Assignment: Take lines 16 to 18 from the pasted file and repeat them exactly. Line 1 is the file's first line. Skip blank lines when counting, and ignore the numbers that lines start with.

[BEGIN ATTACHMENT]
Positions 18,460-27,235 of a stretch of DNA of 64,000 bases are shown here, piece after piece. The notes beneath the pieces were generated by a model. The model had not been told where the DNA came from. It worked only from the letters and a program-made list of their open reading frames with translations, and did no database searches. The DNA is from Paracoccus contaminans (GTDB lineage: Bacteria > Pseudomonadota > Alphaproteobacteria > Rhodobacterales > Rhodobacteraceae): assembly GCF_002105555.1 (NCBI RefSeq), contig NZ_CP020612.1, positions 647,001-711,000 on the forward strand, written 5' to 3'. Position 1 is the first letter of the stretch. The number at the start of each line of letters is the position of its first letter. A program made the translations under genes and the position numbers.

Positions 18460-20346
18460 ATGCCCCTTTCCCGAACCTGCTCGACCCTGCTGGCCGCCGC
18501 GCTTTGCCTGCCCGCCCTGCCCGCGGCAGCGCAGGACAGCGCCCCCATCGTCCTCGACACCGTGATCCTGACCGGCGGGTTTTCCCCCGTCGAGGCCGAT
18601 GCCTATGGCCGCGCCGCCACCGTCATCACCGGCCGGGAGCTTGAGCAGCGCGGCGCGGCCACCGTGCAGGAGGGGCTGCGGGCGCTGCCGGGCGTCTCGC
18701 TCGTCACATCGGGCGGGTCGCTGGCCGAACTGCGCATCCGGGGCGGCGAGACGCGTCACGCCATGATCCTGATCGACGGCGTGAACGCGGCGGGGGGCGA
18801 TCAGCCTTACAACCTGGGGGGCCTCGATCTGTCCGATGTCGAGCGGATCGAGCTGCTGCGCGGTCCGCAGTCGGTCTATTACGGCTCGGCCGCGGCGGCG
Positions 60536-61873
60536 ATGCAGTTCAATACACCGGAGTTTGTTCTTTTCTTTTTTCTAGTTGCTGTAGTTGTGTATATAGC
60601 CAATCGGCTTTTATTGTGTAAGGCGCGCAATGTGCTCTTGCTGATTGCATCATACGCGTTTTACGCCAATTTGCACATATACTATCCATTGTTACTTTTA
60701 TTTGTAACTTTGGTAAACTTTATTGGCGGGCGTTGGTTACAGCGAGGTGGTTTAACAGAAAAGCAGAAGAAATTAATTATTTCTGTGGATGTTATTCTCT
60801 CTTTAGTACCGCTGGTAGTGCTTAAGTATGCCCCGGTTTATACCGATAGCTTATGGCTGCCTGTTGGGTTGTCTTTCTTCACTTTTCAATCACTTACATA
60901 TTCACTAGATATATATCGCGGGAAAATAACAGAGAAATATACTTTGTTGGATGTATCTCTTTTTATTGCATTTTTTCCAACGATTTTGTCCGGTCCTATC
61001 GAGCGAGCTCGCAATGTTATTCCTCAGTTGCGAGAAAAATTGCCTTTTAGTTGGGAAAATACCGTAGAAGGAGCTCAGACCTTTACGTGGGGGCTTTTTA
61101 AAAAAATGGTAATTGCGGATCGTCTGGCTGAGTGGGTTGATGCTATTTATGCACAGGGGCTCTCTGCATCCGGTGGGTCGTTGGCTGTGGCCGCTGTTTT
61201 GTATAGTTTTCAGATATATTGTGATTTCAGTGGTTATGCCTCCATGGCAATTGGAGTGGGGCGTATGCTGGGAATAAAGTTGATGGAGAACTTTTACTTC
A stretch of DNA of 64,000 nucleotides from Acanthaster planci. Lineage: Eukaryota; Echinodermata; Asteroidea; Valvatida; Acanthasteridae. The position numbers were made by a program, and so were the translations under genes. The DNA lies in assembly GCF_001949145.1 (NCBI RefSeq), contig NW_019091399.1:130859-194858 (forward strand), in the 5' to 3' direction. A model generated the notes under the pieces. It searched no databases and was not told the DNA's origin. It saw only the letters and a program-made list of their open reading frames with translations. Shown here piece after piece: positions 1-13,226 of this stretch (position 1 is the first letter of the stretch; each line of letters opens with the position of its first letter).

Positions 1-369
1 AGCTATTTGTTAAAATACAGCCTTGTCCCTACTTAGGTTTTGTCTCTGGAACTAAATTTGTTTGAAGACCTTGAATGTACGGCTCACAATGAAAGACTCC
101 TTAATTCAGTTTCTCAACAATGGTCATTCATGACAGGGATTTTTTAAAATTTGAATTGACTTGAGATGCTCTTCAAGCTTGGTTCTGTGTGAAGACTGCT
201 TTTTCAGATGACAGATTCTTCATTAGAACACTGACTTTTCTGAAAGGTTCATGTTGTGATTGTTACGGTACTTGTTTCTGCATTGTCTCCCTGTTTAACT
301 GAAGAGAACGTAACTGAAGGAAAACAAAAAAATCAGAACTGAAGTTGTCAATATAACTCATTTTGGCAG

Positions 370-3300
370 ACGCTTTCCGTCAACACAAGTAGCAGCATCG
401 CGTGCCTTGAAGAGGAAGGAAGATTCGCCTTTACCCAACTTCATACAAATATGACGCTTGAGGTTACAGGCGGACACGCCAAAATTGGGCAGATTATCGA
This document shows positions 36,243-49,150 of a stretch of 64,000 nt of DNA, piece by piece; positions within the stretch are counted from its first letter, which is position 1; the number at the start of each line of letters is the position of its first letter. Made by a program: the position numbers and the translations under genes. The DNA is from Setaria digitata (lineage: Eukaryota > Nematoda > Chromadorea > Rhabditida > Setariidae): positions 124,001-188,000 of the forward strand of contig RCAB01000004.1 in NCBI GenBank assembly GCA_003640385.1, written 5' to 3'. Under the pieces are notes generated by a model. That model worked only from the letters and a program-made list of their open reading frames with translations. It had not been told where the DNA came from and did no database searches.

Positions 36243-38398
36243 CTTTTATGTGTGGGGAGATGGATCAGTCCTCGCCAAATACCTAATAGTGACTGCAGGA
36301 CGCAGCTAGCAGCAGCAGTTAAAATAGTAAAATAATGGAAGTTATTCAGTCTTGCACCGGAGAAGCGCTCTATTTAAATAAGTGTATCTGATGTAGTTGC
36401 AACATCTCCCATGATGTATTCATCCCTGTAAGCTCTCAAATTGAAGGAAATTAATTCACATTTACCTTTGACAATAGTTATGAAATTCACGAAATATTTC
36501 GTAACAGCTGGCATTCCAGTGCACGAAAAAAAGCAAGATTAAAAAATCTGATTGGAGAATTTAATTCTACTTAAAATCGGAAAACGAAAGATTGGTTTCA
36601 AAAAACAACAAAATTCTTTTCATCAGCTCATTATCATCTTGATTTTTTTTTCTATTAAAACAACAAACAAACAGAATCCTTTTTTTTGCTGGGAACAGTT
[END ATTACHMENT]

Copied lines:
61201 GTATAGTTTTCAGATATATTGTGATTTCAGTGGTTATGCCTCCATGGCAATTGGAGTGGGGCGTATGCTGGGAATAAAGTTGATGGAGAACTTTTACTTC
A stretch of DNA of 64,000 nucleotides from Acanthaster planci. Lineage: Eukaryota; Echinodermata; Asteroidea; Valvatida; Acanthasteridae. The position numbers were made by a program, and so were the translations under genes. The DNA lies in assembly GCF_001949145.1 (NCBI RefSeq), contig NW_019091399.1:130859-194858 (forward strand), in the 5' to 3' direction. A model generated the notes under the pieces. It searched no databases and was not told the DNA's origin. It saw only the letters and a program-made list of their open reading frames with translations. Shown here piece after piece: positions 1-13,226 of this stretch (position 1 is the first letter of the stretch; each line of letters opens with the position of its first letter).

Positions 1-369